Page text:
Time & Tide by Greenslade, 1975
Whenever I want to defend prog rock against the silly consensus that punk was the true revelation of the 70s, this album gives me pause. Amid the sub-Genesis pomposity, including the faux-Edwardian nostalgia, any good musical sections are quickly interrupted by Dave Lawson's horrible yelping vocals, in which every word of his terrible lyrics is cringingly audible. Even at the age of 10, when my brother brought this newly released album home, I thought the lyrics to Animal Farm and Newsworth especially were a bit naff, even though everything my cool elder brother brought home was itself ipso facto cool.
Of course Lawson's vocals are the worst thing about this album, but the whole thing has an air of out-takes and half-baked concepts. Disparate musical ideas are shuffled about with no coherence at all, creating an impression of a band recycling discarded tunes while waiting in vain for some real inspiration to come along. For sure the tracks are shorter and less self-indulgent than on earlier work, but there's nothing to suggest any vision of where the band was to go. And the short answer to that implied question is 'nowhere', since they broke up a few months after the album's release.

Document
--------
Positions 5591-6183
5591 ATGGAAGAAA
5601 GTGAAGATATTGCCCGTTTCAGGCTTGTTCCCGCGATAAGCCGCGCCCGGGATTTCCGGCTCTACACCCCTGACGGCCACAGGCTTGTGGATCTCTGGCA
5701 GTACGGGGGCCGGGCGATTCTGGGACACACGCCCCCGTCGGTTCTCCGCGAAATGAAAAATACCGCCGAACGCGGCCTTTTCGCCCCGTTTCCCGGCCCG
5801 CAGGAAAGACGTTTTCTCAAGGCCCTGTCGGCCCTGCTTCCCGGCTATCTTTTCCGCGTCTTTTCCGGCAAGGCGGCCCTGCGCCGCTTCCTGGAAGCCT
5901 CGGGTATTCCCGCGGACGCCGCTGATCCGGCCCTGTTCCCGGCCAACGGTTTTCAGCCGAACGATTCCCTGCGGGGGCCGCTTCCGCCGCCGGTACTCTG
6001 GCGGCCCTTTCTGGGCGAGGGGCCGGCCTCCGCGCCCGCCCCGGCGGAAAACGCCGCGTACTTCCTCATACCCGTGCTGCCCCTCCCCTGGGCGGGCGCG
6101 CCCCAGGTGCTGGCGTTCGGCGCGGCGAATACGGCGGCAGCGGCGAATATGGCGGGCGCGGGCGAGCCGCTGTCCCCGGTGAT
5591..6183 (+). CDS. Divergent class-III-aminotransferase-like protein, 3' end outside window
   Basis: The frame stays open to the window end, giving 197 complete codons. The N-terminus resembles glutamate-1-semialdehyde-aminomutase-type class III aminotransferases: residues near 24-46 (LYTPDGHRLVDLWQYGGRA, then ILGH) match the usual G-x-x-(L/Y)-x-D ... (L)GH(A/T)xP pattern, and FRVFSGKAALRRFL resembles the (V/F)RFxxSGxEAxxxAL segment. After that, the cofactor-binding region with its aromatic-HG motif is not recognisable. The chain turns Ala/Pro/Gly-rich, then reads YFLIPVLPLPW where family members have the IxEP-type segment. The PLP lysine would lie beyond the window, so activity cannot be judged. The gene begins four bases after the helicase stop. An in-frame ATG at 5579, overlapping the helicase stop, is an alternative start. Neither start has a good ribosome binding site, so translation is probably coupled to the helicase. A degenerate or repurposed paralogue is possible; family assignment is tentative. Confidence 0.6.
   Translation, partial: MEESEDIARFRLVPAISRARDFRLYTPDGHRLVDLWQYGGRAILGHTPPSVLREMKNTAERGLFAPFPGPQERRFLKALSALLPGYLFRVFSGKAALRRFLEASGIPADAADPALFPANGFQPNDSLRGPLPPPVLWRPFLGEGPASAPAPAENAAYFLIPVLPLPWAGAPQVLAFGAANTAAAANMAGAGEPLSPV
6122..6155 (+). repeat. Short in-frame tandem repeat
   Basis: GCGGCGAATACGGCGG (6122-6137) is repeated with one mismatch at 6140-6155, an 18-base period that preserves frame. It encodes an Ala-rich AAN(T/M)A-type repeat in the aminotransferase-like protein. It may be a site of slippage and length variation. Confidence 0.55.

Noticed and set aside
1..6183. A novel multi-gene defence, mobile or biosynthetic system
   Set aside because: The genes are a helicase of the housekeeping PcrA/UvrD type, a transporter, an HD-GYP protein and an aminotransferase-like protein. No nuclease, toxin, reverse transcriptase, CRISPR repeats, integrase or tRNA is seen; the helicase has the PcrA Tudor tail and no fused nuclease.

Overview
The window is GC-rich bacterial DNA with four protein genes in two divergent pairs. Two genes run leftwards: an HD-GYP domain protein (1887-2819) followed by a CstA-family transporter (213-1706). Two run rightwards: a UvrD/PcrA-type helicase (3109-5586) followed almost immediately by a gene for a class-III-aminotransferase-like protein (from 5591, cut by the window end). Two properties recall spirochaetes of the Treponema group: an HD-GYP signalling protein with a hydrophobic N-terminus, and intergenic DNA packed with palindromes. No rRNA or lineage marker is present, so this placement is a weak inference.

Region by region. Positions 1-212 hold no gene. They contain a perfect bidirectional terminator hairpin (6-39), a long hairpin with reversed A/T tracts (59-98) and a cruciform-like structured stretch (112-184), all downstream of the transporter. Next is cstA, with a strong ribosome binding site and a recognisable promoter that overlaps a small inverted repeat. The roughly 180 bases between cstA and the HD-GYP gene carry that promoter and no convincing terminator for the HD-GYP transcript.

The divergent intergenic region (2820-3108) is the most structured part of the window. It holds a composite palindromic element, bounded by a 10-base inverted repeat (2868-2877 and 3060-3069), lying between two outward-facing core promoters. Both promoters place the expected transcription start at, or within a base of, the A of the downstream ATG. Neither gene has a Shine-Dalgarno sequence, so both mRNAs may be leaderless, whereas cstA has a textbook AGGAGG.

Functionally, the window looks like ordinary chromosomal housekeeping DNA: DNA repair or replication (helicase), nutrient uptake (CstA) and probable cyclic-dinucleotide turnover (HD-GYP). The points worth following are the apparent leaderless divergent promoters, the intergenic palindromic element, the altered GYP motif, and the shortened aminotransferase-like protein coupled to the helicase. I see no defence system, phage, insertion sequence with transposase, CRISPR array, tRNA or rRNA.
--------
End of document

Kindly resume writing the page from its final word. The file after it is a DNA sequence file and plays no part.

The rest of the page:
I bought the first Stranglers album in 1977 and didn't listen to this again for over 30 years. Revisiting it in 2014, every note is familiar and the tweeness is just as bad as it was then. The jazz-rock fusion of Colosseum is gone and we are left with a band - and indeed a whole musical genre - that had no idea where it was going. Maybe that most over-rated of all bands, The Ramones, were on to something after all.